So, I’ll admit, had I gotten off my butt sooner, I could’ve planned the timing of this post better, BUT in March of last year after our trip to Toledo, Toby’s sister Tiffany came to visit us on her way to see some friends in Germany. Although St. Patrick’s Day is widely celebrated in the states, to be honest, Irish people don’t really celebrate it here. Maybe parents go out with their kids, and people may go grab a pint, but it’s mostly just an extra day off work and a religious holiday here. Most of the people you’ll see celebrating out in the streets downtown on St. Patrick’s day are ALL foreigners. The only locals you’ll see down there are people working. So, we decided to do something a little different, and we drove up to Northern Ireland to see the Giant’s Causeway.
We stayed in an apartment up in Bushmill’s (yes the same small town where they make Bushmill’s Whiskey). It was a great spot for us to venture out from, although the town was small, it was very walkable, and it was only a 3 hour drive from Dublin, so not too bad for a weekend trip up there. Here’s what we saw along the way…
Although now it’s just ruins, this was a castle built right out on the edge of basalt cliffs. Now you can access it from the mainland because they built a bridge, but it wasn’t always that way. It was first built in the 13th Century, and at one point, part of the kitchen next to the cliff face collapsed into the sea, after which the wife of the owner refused to live in the castle any longer. According to a legend, when the kitchen fell into the sea only a kitchen boy survived, as he was sitting in the corner of the kitchen which did not collapse.
Some other fun random trivia… Dunluce Castle is thought to be the inspiration for Cair Paravel in C.S. Lewis’ Chronicles of Narnia. In 1973 the castle appeared on the inner gatefold of the multi-million selling Led Zeppelin album Houses of the Holy. The castle also appeared as Snakehead’s hideout under the name ‘Ravens Keep’ in the 2003 movie, The Medallion, which starred Jackie Chan. But now for the fun part… the photos!
Toby then thought, oh hey… Nikki and I need a photo. It made me nervous being up in the window with the castle on the edge there, so Toby promised he’d help me down… he just didn’t say how…
Anyway, remember that bridge I mentioned? You could also climb down and look underneath. So climbing we went.
The Dark Hedges
On our way back, I REALLY wanted to go see the road called “The Dark Hedges”. When you see the photos, you’ll see why. For anyone who watches Game of Thrones (and if you don’t watch it, you should!) This is the road from when Arya Stark rides away with the group of men joining the Knight’s Watch while posing as a boy.
We decided that of course, one of the days, we had to go to Bushmills Distillery. The tour was pretty cool, and it was neat getting tour an ACTUAL working distillery. You could smell the barley in the air, it was great! They also had Irish Dancing in the food hall the day we were there, so we stayed for some food and to watch them dance while we ate.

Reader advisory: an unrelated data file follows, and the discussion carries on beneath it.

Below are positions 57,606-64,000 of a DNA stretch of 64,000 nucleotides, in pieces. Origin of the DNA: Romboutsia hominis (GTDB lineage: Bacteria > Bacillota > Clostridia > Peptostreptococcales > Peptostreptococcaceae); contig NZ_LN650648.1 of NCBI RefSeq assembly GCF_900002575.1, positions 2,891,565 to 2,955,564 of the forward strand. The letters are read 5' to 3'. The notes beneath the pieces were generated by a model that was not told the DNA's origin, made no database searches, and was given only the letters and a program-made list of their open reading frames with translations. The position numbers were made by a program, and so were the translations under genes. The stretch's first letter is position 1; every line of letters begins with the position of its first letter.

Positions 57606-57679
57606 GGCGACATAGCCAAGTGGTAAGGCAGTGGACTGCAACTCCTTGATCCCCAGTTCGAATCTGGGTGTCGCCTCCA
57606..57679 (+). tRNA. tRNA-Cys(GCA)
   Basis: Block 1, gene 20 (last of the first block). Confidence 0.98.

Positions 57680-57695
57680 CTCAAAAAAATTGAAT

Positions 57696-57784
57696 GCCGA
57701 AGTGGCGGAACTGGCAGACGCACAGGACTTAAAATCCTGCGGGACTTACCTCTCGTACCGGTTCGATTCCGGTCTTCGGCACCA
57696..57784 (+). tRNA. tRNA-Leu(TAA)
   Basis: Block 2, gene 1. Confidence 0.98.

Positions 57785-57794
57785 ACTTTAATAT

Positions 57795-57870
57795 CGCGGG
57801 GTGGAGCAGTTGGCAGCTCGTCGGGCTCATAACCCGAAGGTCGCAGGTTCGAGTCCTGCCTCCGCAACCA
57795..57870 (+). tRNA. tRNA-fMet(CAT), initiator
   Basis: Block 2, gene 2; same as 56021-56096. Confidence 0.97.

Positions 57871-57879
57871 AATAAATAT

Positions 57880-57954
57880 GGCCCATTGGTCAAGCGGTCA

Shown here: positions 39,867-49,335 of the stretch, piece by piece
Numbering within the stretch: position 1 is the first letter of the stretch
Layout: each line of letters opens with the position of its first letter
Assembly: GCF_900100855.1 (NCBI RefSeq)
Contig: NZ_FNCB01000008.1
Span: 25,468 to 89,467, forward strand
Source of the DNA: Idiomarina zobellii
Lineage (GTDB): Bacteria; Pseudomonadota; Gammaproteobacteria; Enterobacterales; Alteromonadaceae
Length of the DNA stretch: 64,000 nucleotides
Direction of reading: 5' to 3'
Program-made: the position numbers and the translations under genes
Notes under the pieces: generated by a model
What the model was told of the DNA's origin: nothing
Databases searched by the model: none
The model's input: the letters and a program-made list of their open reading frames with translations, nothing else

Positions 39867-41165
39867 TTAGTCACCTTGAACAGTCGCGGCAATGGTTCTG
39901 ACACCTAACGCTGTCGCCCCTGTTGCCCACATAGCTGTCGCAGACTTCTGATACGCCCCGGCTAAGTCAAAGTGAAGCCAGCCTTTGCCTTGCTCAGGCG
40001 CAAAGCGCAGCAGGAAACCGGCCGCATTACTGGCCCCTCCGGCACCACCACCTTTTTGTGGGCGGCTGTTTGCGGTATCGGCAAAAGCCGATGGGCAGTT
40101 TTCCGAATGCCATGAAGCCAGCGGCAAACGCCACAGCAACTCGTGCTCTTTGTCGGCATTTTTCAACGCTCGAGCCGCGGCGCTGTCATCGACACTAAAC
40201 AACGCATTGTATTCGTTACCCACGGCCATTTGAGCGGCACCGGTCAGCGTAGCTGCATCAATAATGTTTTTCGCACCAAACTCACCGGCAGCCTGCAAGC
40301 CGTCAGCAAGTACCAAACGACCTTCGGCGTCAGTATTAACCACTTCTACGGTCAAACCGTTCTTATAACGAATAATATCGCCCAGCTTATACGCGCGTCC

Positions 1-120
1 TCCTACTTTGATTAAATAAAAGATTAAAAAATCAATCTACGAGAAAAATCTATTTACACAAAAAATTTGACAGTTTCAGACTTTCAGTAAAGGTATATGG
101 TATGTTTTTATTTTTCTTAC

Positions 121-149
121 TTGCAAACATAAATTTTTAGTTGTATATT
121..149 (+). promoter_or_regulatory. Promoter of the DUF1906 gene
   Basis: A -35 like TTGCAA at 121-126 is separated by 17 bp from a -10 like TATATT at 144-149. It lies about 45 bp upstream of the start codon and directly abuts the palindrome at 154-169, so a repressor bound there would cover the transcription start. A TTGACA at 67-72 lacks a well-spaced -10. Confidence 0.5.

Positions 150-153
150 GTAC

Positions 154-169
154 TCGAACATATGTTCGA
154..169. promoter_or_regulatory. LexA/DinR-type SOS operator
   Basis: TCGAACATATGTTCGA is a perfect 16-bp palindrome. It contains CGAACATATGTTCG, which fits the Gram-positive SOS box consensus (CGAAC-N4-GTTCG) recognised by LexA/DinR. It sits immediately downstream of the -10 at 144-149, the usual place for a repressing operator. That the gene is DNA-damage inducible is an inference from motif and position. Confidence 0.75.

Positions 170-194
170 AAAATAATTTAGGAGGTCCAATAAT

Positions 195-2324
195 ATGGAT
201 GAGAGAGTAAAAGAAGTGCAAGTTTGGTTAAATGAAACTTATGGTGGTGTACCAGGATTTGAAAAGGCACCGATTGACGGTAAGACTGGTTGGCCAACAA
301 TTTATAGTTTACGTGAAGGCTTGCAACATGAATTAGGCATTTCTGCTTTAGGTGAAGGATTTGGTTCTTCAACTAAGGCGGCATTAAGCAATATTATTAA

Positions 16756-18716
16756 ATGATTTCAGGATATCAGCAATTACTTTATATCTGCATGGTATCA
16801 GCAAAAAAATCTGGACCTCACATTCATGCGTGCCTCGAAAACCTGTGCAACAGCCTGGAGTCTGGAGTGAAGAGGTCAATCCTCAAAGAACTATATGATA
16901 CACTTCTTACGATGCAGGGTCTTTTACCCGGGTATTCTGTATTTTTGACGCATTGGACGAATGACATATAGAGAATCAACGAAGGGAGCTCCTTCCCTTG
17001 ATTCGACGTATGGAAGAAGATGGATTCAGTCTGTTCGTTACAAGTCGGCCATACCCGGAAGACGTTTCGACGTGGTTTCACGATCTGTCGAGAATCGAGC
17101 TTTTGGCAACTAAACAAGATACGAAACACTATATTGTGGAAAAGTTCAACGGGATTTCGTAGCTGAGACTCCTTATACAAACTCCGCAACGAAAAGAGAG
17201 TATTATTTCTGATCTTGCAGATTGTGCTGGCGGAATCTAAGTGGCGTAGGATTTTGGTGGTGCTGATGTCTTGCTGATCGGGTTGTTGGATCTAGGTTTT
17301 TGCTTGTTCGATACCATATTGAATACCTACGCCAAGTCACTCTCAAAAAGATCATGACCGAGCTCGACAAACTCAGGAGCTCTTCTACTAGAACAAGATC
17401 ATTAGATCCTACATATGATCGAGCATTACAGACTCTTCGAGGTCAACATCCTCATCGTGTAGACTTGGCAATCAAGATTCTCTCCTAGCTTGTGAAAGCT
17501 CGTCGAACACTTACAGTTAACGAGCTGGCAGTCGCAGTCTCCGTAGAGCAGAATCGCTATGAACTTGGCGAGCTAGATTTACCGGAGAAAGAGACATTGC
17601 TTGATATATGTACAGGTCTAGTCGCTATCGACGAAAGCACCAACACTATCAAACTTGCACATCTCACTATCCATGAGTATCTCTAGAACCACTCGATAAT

Carrick-A-Reede Rope Bridge
This bridge was originally built to connect the mainland with the island Carrickarede. It is thought salmon fishermen have been building bridges to the island for over 350 years. It has taken many forms over the years. In the 1970s it had only one handrail and large gaps between the slats. A new bridge, tested up to ten tonnes, was built with the help of local climbers and abseilers in 2000. Another was built in 2004 and offered visitors and fishermen alike a much safer passage to the island. However, fishermen no longer use this area for Salmon fishing.
I created a little slideshow of Tiffany and I crossing the bridge so you could see how narrow it was.
Then once we crossed the bridge onto the island…
Last but not least… The Giant’s Causeway! This is an area of about 40,000 interlocking basalt columns, the result of an ancient volcanic eruption. It’s also a UNESCO World Heritage Site.
According to legend, the columns are the remains of a causeway built by a giant. The story goes that the Irish giant Fionn mac Cumhaill (Finn MacCool), from the Fenian Cycle of Gaelic mythology, was challenged to a fight by the Scottish giant Benandonner. Fionn accepted the challenge and built the causeway across the North Channel so that the two giants could meet. In one version of the story, Fionn defeats Benandonner.In another, Fionn hides from Benandonner when he realises that his foe is much bigger than he. Fionn’s wife, Oonagh, disguises Fionn as a baby and tucks him in a cradle. When Benandonner sees the size of the ‘baby’, he reckons that its father, Fionn, must be a giant among giants. He flees back to Scotland in fright, destroying the causeway behind him so that Fionn could not follow. Across the sea, there are identical basalt columns (a part of the same ancient lava flow) at Fingal’s Cave on the Scottish isle of Staffa, and it is possible that the story was influenced by this.
Now, disclaimer for my photos here, it was SOOO cold, and rainy and windy by the time we made it there.
When it’s not cold and rainy, this is what it looks like. Although, it was so hard to capture this place in photos, these two photos do a really great job of showing you what it looks like in person.
St. Patrick’s Day
We arrived back in Dublin on St. Paddy’s, which was a Monday that year and briefly went into town. I’ll leave you there with a few photos. Hope you all had a great St. Patrick’s Day!